With so much focus on the importance of not having sex outside of wedlock, you might think the king would welcome sex education in schools. I mean, it’s important that kids know what sex is if they’re not going to do it, right? Otherwise they might start experimenting out of sheer curiosity. Oh, wait. They’re doing that already. And have been for two hundred thousand years.

This year the provincial education department is planning to introduce sex education in primary schools that have recorded high HIV infection rates, teenage pregnancies and sexual abuse.

His majesty is appalled. Speaking at the opening of KZN’s legislature in Pietermaritzburg earlier this week, Zwelithini said he had seen the content and found it “disgusting”. And no, he hadn’t clicked on Pornhub by mistake.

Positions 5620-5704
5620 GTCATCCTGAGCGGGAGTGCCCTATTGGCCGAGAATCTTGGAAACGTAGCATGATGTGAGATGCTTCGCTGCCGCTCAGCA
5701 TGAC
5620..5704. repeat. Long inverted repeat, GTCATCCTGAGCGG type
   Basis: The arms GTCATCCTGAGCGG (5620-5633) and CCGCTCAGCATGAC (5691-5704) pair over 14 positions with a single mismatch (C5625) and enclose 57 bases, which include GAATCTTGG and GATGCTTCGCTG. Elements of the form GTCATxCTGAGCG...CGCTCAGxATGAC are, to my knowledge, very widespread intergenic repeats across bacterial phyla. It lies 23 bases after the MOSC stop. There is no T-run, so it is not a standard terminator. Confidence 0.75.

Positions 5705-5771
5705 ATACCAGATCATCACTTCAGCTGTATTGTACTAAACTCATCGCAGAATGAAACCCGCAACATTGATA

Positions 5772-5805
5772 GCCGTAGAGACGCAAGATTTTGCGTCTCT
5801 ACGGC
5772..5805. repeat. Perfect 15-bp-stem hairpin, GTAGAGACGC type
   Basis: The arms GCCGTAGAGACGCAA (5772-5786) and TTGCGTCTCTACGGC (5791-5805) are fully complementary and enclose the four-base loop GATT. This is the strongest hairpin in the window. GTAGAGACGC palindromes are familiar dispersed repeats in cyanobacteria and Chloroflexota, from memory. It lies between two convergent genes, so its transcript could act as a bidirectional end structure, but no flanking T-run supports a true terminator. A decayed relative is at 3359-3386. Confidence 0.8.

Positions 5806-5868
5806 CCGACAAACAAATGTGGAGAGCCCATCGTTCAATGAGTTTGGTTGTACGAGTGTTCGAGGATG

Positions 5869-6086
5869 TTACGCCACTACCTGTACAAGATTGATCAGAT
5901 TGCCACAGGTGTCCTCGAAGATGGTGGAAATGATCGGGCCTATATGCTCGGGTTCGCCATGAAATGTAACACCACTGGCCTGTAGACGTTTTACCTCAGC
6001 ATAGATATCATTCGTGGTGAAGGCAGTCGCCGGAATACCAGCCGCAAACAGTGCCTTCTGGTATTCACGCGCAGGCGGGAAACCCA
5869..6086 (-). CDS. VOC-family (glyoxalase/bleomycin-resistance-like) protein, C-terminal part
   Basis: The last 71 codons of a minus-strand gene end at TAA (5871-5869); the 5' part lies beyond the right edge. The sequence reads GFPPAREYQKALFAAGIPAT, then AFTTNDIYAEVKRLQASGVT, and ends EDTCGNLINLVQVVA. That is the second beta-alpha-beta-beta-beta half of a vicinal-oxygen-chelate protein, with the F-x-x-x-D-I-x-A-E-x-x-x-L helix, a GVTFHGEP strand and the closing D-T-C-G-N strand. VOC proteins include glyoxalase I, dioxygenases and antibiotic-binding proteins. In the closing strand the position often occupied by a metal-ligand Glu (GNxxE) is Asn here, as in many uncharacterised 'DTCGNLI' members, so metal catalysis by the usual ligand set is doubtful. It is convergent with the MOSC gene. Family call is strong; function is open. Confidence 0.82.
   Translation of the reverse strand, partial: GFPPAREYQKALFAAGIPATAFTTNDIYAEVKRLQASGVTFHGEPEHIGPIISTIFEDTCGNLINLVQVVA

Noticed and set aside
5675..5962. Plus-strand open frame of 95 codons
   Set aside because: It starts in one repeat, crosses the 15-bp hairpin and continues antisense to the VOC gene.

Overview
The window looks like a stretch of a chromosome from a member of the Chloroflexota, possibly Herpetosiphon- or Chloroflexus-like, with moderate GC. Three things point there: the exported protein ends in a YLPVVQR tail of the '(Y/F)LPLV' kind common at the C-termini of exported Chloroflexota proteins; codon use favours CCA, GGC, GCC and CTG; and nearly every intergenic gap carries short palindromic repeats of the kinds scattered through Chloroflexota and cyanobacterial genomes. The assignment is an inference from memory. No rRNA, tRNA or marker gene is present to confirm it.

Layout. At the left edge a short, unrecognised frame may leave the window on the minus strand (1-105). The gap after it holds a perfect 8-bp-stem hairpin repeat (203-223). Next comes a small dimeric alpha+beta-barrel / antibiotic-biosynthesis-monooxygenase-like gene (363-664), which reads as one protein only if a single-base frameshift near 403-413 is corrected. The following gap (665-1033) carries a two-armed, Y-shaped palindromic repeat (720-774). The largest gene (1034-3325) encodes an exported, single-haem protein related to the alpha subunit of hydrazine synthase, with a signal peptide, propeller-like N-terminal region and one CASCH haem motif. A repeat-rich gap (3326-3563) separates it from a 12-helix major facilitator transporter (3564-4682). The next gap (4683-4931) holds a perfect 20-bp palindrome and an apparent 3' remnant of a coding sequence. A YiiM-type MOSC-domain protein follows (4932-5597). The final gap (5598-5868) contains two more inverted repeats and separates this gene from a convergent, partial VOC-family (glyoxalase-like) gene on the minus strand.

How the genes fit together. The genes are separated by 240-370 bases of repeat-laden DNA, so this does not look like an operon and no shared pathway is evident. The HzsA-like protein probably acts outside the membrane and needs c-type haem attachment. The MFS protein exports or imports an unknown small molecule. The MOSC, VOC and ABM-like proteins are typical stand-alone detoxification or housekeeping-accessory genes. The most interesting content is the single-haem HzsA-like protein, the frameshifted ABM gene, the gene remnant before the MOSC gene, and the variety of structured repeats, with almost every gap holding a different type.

“This is anti-Christ,” he wailed. “Our culture does not allow this.”

In some cultures it might be seen as morally offensive to get hordes of half-naked pubescent girls to parade themselves in front of a bunch of old men wearing leopard skins and monkey tails.

It’s hard to believe that a man with six wives and twenty-eight children could be this squeamish about sex. Perhaps this is what happens when you wait until you’re married before shagging. You just can’t get enough. When kings go wild.

If you ban sex education in schools, you might as well ban cellphones too. There is no image too depraved or information too indelicate that cannot be accessed by anyone who owns one of these heinous portals to the real world.

King or Joker?

Dear King Goodwill Zwelithini, Defender of the Zulus, Head of the Ubukhosi, Sovereign of the Ancient Order of the Knobkierie, Wearer of Leopards, Emperor of Nongoma and Father of Many.

Bayete! Or, in the mangled parlance of those magnificent men who brought development and apartheid to our shores, hoezit!